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list includes customer names and addresses, organized by state. The second list
contains the same basic information as the first list, but is organized
alphabetically by customer name and also includes the specific products shipped,
the quantities of product shipped, and the shipping date. The lists were prepared
based on information provided by NECC, and FDA cannot vouch for the completeness or
accuracy of the lists. Products shipped by NECC may be missing from the list and
facility information may be incomplete. Nevertheless, this is the best information
we have available, at this time, to help inform facilities and healthcare providers
of NECC products shipped to their facilities since May 21, 2012.""Really
interesting results from a new study, presented via a short video. I wasn't at
this conference... THIS IS NOT A PRODUCT ENDORSEMENT. But it shows that the way to
make things better isn't just for people to be smarter or more conscientious. New
and better tools can potentially make a big difference too...
http://www.excelsiormedical.com/video_Marc_Oliver-Wright.php"So Thankful for Dr.
Pettit and Vanderbilt !It's great to celebrate someone who really went the extra
mile and kept at it to find the answer."How state officials let hospitals hide
deadly medical errors.www.answersforlisa.blogspot.com""It's no different in VA,
sadly."and no different in OH:("I'm sorry to hear about Lisa's case. This is
another example of why hospitalization of a loved-one needs a new approach by
friends and family. Someone take charge and assign tasks to those who say they want
to help. 1. Get thorough information about the disease or injury. 2. Have someone
with the patient 60 minutes per hour and Speak-Up when anything isn't right. 3.
Research the physician(s) and facility. 4. Make a record of everything and compare
it to the medical record every hour or at least once a day. Yes, it's inconvenient,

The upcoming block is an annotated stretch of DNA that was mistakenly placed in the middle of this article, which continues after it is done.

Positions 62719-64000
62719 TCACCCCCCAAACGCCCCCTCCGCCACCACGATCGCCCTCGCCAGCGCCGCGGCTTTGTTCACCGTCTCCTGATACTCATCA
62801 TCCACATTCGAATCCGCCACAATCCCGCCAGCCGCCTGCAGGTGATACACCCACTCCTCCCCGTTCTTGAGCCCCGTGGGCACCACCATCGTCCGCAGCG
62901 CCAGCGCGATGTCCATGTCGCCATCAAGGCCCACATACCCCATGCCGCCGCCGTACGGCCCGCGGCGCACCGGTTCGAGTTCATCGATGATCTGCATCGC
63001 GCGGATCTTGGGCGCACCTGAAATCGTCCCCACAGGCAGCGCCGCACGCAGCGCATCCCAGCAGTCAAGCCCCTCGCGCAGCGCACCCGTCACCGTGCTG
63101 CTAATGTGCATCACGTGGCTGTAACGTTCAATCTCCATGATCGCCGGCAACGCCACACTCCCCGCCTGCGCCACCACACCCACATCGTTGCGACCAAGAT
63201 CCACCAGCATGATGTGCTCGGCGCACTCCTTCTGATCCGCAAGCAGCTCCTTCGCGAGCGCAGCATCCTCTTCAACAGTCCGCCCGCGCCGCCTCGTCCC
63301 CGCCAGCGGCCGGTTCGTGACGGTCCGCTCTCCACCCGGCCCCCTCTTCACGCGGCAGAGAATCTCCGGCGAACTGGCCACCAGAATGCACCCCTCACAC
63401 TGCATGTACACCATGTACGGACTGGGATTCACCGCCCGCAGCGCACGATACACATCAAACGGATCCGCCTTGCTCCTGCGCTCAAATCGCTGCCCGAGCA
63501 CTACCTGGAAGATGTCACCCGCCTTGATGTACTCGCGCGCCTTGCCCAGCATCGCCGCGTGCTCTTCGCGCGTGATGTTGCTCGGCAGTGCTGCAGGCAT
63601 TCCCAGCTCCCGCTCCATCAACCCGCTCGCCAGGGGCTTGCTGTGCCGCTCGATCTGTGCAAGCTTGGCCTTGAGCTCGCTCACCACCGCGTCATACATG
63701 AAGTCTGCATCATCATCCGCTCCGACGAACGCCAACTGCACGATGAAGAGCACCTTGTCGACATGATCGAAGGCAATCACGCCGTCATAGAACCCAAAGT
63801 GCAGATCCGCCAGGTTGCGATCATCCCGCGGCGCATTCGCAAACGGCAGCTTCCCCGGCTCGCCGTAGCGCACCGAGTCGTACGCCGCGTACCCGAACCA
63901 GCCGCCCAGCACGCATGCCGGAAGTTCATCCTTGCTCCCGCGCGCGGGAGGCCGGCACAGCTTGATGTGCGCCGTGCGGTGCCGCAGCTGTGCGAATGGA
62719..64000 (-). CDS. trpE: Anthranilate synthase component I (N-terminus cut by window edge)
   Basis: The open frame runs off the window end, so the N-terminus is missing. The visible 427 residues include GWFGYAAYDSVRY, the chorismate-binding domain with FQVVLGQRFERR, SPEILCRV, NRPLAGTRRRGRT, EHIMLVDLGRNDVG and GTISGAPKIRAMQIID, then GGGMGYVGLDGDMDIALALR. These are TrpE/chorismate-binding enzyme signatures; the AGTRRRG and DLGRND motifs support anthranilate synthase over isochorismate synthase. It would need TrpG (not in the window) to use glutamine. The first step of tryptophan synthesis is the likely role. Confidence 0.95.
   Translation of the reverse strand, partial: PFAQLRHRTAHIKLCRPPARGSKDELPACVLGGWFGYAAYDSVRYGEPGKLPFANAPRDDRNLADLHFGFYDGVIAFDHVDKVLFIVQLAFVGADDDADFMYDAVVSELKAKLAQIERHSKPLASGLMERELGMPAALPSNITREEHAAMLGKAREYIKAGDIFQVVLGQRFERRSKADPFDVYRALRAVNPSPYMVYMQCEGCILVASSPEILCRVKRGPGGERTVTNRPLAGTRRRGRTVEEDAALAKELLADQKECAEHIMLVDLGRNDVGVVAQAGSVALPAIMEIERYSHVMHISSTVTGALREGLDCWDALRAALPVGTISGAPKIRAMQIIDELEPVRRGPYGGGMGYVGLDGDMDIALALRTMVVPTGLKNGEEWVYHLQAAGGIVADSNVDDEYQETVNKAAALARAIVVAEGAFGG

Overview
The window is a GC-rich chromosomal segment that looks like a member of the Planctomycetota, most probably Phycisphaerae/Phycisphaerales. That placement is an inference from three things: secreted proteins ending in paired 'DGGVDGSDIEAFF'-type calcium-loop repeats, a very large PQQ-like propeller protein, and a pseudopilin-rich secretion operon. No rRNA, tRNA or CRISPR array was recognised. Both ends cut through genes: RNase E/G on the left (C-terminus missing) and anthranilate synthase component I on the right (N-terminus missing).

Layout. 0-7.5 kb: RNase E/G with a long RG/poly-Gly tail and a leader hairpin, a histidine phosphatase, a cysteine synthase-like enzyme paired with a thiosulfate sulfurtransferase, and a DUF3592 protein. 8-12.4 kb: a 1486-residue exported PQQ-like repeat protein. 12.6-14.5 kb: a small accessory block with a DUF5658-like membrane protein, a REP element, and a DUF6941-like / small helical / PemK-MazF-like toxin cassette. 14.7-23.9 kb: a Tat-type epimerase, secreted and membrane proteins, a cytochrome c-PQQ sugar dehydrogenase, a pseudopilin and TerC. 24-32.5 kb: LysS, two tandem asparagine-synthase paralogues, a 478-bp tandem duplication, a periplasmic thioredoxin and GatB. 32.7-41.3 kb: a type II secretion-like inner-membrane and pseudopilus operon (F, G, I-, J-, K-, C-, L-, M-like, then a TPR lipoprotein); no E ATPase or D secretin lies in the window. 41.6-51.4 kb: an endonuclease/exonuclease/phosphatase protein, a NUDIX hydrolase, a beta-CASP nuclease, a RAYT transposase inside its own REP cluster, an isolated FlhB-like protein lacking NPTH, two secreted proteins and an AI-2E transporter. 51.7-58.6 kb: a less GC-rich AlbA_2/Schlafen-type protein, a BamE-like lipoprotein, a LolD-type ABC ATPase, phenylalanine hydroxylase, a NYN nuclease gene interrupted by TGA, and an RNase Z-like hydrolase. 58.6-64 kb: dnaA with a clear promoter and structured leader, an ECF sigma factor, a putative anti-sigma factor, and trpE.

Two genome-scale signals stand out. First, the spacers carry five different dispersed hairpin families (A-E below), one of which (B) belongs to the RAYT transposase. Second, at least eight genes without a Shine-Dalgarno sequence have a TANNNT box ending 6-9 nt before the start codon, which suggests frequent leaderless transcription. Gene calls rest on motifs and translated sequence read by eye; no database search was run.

but now essential."http://csn.cancer.org/node/248383
This site worries me and
seems to encourage kidney removal vs second opinion from a doctor. How do people
sleep at night???Isn't it a forum of patient survivors sharing their experiences
and support?Current medical literature (and there is quite a bit of it) advocates
removing as little of the kidney as possible to preserve nephrons and maintain
kidney function. This position is incredibly ironic considering the same faction of
the medical industry keeps pushing for more people to be living kidney donors.
http://www.gao.gov/assets/600/592406.pdf GAO report on unsafe injection practices.
"am thinkin' I am just going to avoid treatment entirely at this point. seems like
the medical community is really struggling with the concept of ""do no harm."" I
have never really been a gambling kind of girl...I don't even buy lottery tickets.
Seems like every time we allow ANY type of medical intervention we must do it with
the mind-set of, ""OK...bring on the consequences...this is worth the risk...of
WHATEVER HAPPENS."" I just cannot seem to get on board with that mentality. Thanks
for posting Terri.""there are no guarantees in medicine, other than that there are
no guarantees in medicine. what's necessary is open communication and collaboration
of both clinician and patient toward the best possible outcome. this requires a
biiiig culture and mindset shift, again on both sides of the equation. patients
must understand that docs are human, and therefore as fallible as all of us are.
docs must recognize their own humanity, and that of their patients. it's slow
going, but the change is a-comin' ...""Collaboration, cooperation, coordination,
continuous improvement."What Terri said!"In my personal experience of over 14
specialists and 9 general practitioners I have had 2 who were willing to listen and
learn more. These 2 took extra measures, expressed sincere concern and recognition
of the problems. They did research and conveyed a desire to learn more about what
was going on...They were willing to be REAL about the limitations of our knowledge
and willing to acknowledge my own personal awareness and intelligence. Although I
am extremely thankful for those two, I cannot help asking myself, ""What happened
to make the rest the way the are???"" and ""How can patients re-train or avoid
these types of practitioners???"" (Won't mention my thoughts about the need for the
PATIENT to train the medical professional.) I think Dr. Marty Makary is really on
to something with his ideas about transparency. This will make it easier for
patients to find the doctors and facilities which have a professional protocol in
place that does not dismiss the value of patient input.""Patients most definitely
should train clinicians. The Society for Participatory Medicine is one